Out of the 100 survey forms 72 were returned. Of these 72 patients, 97% rated the service as good, or better, 92% said the conversation covered all they needed to know, 90% felt able to ask questions and 88% stated they felt reassured and that the follow up letter sent to them contained all the necessary information. Only 8% said they would have preferred a hospital appointment.
Telephone consultations have been previously assessed in a randomised control trial (1), set in general practice. This was done to test the practicality of telephone consultations during day time surgery as a means of managing patient demand, particularly requests for same day appointments. This RCT included 388 patients over a four-week period and it showed that the use of telephone consultations for same-day appointments was associated with time saving, and did not result in lower PEI (Patient Enablement Instrument) scores. The short term savings however, were offset by higher rates of re-consultation and less use of opportunistic health promotion.
In a retrospective review of 400 cases of genital Chlamydia managed with a traditional clinic follow up as compared to 400 cases with a telephone follow up appointment, Apoola et al (2) satisfactorily treated more patients with the telephone follow up than with the traditional clinic follow up. They also satisfactorily treated more partners with the telephone follow up system than a traditional clinic appointment system.
Badal Pal (3) stated that the level of satisfaction with the service (90% satisfied or very satisfied) was comparable to that shown by those attending clinic (94% satisfied or very satisfied) at an audit undertaken concurrently. Most patients considered that benefits outweighed disadvantages .Disadvantages might be overcome or minimized by careful selection of the patients for telephone follow up.
The advantages of our gynaecological telephone follow up were:
Effectively conducted by the consultant
Reduced non-attendees rates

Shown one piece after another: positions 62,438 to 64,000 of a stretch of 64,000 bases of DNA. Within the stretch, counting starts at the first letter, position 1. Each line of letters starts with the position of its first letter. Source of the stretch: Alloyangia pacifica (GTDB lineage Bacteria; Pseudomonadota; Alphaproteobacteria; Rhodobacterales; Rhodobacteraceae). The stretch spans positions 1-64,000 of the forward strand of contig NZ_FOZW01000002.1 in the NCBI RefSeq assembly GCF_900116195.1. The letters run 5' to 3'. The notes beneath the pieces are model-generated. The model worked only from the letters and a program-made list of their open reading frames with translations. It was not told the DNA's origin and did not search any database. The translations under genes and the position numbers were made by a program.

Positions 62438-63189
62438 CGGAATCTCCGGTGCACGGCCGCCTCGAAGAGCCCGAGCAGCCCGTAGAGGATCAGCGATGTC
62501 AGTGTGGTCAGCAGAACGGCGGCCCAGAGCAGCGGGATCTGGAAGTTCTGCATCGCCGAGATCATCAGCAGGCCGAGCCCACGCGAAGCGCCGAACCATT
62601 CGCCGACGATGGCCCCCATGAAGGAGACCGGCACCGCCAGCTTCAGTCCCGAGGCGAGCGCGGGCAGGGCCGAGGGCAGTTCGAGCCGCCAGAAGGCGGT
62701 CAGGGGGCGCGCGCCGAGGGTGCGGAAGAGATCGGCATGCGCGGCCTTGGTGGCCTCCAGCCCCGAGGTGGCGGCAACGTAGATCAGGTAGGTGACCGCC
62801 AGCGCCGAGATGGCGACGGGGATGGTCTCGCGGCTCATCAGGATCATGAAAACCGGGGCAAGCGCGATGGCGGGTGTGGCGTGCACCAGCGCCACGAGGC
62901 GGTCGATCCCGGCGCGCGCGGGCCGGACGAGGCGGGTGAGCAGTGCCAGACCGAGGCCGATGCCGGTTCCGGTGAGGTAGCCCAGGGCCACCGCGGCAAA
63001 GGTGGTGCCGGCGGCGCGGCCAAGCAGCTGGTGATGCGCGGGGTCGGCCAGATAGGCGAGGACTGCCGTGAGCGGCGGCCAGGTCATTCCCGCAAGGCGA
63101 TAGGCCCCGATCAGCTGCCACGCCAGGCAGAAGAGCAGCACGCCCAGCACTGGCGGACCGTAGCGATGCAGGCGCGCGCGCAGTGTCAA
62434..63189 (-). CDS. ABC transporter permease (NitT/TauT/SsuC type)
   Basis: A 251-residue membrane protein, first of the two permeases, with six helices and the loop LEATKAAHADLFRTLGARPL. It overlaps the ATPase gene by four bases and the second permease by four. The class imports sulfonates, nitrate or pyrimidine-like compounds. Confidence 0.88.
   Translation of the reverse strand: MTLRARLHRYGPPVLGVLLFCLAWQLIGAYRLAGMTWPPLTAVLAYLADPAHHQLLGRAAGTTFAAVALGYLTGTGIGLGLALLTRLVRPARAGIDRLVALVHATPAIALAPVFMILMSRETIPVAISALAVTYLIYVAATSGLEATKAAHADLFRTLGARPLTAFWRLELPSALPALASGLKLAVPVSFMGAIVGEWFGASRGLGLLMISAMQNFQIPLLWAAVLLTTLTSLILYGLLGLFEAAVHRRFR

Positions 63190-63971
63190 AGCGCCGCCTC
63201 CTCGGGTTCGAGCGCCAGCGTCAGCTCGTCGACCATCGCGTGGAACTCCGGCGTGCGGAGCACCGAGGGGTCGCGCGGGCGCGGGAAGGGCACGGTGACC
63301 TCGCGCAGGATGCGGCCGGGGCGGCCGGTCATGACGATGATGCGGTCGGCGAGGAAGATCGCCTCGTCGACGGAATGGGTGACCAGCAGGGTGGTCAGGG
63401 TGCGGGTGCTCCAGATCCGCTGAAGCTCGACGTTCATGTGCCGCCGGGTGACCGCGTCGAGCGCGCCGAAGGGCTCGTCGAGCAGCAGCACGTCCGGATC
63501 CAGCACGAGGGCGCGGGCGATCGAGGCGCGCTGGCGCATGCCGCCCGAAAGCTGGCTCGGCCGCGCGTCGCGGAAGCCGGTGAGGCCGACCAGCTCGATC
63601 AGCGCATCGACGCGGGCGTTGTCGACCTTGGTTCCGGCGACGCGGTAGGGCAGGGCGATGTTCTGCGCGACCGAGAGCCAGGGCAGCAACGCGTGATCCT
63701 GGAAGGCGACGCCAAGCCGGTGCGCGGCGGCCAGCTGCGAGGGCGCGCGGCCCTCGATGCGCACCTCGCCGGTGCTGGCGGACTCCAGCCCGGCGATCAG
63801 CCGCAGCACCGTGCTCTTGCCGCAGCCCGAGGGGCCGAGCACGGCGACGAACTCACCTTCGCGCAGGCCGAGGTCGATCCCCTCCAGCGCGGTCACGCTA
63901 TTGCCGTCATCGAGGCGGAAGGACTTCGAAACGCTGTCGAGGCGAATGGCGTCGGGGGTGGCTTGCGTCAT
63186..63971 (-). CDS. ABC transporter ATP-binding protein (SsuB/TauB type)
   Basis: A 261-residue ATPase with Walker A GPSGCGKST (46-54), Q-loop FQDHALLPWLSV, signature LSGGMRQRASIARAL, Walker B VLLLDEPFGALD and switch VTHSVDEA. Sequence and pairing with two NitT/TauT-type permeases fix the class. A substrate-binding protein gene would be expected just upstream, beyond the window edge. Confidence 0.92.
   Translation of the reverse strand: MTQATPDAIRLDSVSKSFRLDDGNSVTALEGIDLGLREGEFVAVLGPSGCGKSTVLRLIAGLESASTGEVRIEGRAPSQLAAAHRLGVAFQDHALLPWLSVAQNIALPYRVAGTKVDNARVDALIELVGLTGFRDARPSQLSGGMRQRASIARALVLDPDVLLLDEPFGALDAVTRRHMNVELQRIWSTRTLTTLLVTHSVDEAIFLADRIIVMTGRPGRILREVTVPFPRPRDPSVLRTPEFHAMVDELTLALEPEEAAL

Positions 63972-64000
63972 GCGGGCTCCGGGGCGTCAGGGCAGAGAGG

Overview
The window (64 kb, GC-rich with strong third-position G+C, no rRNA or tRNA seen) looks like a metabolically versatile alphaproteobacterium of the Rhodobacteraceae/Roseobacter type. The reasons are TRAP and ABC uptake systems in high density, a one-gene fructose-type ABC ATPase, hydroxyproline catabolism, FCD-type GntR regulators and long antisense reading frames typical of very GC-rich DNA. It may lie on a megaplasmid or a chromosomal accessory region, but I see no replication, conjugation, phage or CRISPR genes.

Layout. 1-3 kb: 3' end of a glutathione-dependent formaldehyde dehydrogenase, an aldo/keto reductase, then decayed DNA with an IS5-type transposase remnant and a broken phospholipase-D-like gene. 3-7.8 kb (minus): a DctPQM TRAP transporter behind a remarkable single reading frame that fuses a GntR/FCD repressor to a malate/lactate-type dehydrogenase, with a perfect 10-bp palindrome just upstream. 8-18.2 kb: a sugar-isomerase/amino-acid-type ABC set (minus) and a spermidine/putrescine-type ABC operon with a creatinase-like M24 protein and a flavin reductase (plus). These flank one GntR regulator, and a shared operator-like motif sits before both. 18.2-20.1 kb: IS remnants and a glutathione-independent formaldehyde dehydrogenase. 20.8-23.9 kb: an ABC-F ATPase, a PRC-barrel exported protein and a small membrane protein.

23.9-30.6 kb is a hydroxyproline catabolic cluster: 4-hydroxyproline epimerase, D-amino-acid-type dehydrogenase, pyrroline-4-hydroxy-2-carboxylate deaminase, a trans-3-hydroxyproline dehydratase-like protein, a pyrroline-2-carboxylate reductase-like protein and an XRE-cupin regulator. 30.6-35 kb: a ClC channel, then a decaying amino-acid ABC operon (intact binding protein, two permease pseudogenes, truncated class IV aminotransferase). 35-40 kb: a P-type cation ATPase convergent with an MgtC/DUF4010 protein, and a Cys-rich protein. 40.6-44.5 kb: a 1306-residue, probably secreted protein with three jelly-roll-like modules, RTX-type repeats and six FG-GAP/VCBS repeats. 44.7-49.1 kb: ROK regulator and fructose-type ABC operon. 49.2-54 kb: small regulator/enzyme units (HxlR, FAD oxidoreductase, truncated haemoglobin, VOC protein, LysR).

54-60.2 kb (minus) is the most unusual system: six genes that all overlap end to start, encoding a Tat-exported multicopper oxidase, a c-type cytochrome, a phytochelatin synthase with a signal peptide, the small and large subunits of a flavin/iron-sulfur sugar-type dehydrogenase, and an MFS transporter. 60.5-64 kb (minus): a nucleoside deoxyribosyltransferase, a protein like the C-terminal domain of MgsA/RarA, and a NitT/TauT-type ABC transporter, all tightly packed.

If treatment was needed, patients received a prescription from their general practitioner.
Patient choice was preserved, patients who wished to attend clinic could choose to do so.
Cost effective: A ten minute follow up appointment in the outpatient department normally costs £82.59 while a telephone follow-up at approximately three minutes results in a cost saving of £57.75 per patient (£5,775 per 100 patients). If we exclude the patients that needed another outpatient appointment, the total saving would have been nearly £52,552 (in one consultant clinic).
An additional advantage is that car parking spaces, which are normally in great demand, can be used by other patients who need to attend the hospital.
Success is highly dependant on the skills of the consultant to conduct a consultation over the phone. It was found that the number of telephone follow ups increased once the scheme was underway with patients being selected directly from the outpatient clinic.
Most patients were very grateful and asked very sensible questions and were pleased that they had been telephoned which saved them an unnecessary journey. They were aware that they could have attended the clinic to see the consultant if they had wished to do so. A very few patients (1-2%) reacted unexpectedly on the telephone and did not understand what was being said to them. A small number of patients (3%) did not take the tablets they had been given, but this may have been unrelated to the method of follow up.
The current government agenda is to promote the use of alternative technologies to improve access to health care. The largest telephone consultation service within the UK is now NHS Direct, which is presently staffed by qualified nurses. However, no controlled studies of this service have been done so far (4). Telephone consultation appears to have the potential to reduce workload, however further national scrutinized evaluation is needed to assess the safety, cost and patient satisfaction.